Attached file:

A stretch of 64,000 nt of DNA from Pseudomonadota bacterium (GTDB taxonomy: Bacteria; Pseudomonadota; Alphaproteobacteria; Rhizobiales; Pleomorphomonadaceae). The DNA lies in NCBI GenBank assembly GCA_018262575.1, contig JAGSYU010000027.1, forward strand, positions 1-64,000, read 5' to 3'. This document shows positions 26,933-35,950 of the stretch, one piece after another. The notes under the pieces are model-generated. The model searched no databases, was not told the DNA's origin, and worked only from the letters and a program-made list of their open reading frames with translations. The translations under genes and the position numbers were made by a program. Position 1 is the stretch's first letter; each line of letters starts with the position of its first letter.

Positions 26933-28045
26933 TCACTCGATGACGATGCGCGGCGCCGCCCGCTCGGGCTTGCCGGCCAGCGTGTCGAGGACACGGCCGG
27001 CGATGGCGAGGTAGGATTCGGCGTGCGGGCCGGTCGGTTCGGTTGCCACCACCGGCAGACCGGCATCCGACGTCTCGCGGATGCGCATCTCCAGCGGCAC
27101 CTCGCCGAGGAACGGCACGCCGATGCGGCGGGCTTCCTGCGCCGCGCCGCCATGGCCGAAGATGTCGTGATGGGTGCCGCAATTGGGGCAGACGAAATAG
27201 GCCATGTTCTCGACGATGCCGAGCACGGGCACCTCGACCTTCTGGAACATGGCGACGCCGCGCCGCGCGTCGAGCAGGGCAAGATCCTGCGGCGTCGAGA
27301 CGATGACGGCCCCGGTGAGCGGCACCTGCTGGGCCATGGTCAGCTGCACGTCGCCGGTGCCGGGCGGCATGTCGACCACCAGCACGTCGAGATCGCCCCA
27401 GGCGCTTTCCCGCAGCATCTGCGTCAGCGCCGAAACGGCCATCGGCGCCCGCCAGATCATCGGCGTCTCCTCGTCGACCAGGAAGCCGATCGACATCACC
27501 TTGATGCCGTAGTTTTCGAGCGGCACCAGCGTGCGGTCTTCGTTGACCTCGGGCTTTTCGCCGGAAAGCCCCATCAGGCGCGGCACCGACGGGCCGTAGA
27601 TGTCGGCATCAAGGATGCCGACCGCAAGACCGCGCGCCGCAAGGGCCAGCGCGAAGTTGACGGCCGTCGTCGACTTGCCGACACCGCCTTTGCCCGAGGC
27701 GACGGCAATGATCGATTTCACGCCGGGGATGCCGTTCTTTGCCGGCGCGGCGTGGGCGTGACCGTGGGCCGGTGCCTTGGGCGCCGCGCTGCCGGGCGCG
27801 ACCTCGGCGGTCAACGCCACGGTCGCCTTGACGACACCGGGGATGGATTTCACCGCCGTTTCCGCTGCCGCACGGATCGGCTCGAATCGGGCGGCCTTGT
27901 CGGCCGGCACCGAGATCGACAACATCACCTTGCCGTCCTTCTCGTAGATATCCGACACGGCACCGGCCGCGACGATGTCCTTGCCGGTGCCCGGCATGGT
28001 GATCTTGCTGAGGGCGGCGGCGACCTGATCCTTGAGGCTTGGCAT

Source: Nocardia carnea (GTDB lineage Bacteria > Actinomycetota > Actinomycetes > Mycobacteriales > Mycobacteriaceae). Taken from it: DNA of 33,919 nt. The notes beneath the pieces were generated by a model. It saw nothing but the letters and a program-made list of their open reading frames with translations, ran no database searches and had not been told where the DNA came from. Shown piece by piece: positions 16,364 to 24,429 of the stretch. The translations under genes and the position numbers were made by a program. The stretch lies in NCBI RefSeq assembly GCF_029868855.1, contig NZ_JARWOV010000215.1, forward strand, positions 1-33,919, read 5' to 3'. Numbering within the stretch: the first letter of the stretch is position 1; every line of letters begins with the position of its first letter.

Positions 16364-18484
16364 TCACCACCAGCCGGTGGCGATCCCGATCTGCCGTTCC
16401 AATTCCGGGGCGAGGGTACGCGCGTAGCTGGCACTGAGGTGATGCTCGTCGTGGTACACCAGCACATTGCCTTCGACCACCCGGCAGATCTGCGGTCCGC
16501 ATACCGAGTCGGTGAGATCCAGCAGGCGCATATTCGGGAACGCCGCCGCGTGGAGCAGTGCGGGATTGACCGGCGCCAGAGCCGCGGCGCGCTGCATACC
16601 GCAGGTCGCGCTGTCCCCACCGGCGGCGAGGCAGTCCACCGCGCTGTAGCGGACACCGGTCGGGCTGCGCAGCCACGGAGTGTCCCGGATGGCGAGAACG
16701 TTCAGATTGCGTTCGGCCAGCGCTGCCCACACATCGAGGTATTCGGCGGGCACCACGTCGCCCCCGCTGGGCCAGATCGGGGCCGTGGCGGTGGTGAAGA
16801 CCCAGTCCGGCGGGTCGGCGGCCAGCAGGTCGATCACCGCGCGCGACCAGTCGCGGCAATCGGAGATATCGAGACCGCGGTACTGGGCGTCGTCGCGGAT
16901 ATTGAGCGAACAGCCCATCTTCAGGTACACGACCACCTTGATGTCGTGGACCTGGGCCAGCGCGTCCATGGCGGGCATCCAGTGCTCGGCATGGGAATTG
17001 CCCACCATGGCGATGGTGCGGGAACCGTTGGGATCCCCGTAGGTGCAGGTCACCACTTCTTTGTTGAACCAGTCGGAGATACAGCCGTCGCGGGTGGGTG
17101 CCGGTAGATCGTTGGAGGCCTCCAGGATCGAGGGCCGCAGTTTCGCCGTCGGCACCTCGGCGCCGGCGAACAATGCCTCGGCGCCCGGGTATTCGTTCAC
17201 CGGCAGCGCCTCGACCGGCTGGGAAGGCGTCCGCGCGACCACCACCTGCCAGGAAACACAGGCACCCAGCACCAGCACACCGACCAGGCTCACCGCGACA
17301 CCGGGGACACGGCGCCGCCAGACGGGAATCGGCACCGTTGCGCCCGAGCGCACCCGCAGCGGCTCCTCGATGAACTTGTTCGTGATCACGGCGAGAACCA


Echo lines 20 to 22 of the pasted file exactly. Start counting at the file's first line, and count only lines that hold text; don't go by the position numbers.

16601 GCAGGTCGCGCTGTCCCCACCGGCGGCGAGGCAGTCCACCGCGCTGTAGCGGACACCGGTCGGGCTGCGCAGCCACGGAGTGTCCCGGATGGCGAGAACG
16701 TTCAGATTGCGTTCGGCCAGCGCTGCCCACACATCGAGGTATTCGGCGGGCACCACGTCGCCCCCGCTGGGCCAGATCGGGGCCGTGGCGGTGGTGAAGA
16801 CCCAGTCCGGCGGGTCGGCGGCCAGCAGGTCGATCACCGCGCGCGACCAGTCGCGGCAATCGGAGATATCGAGACCGCGGTACTGGGCGTCGTCGCGGAT